No Place Like It

Tinf?  It’s a thermal hell of a planet.  It’s sheathed in thick clouds of helium and methane and sulfur dioxide, scattering rain that’ll etch metal.  Actinic Kortinf whips the atmosphere, thick as it is, into hurricane frenzy during the day, making ions enough to thrash the ground with lightning bolts of a size you’d never see on one of your milk-mild garden worlds.  The leaden oceans melt shortly after dawn and are boiling by afternoon.

Then at night the temperature crashes again, and the flash-floods come with dusk.  Aurorae light the sky all night, walls and curtains of color, green and yellow and blue and red as the atmosphere discharges again – Kortinf puts out too many rads that reach the ground during the day, so we can only come up to clean off the lava and tend the arrays at night.

And continuous radio noise, so you chaps with the wireless interfaces couldn’t hear yourselves think – nothing but hash all the time, from the lightning by day and the aurorae by night.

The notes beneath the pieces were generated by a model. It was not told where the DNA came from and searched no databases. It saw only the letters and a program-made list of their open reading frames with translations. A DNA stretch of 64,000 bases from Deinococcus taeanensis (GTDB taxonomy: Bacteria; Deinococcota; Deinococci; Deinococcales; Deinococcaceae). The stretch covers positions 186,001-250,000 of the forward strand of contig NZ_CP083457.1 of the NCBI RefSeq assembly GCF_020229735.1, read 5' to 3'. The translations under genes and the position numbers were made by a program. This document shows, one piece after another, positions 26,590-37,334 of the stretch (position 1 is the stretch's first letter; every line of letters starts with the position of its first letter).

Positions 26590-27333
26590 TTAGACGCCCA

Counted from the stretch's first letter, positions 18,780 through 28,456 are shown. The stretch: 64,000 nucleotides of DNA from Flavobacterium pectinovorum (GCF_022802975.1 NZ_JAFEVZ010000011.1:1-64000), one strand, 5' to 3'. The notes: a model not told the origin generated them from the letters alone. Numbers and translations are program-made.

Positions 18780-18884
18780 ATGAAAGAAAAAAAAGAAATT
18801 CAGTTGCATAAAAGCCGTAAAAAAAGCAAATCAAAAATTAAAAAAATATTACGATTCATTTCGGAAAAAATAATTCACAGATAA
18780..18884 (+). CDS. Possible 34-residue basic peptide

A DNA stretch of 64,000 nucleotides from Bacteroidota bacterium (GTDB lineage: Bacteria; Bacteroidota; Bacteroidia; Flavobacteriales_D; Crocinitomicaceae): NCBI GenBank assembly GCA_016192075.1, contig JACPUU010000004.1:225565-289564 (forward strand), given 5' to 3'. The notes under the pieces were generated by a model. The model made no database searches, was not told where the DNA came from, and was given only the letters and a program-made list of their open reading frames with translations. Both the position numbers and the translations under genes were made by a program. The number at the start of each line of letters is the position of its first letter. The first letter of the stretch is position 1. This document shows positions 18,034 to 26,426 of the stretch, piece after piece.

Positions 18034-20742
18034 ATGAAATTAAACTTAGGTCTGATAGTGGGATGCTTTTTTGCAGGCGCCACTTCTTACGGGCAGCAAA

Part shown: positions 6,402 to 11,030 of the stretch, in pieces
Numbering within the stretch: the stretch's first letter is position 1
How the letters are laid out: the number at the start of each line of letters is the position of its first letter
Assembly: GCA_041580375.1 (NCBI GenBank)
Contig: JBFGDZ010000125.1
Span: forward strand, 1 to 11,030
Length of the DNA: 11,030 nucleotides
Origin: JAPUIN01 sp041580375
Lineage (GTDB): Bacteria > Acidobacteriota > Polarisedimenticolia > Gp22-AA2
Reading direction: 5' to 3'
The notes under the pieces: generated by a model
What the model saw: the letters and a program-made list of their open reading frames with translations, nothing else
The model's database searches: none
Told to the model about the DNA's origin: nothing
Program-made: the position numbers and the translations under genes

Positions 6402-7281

Leave?  Chaos, no!  It’s just like home!

– Alyáné Janaris-ith-Janaris, Sialhaith-adapt technician

2 thoughts on “No Place Like It

  1. I can understand why somebody would want to stay there once they modified themselves to live there. But what on earth possessed first generation colonists that this was worth the effort?!

    • Well, bear in mind that these guys might well have been Sialhaith-adapts before colonizing another planet suited to them…

      As for why? Well, there are all sorts of interesting resources that form under those sorts of conditions. (Sadly, despite the pun opportunities, I shall not be naming one of them “Tinf oil”.)

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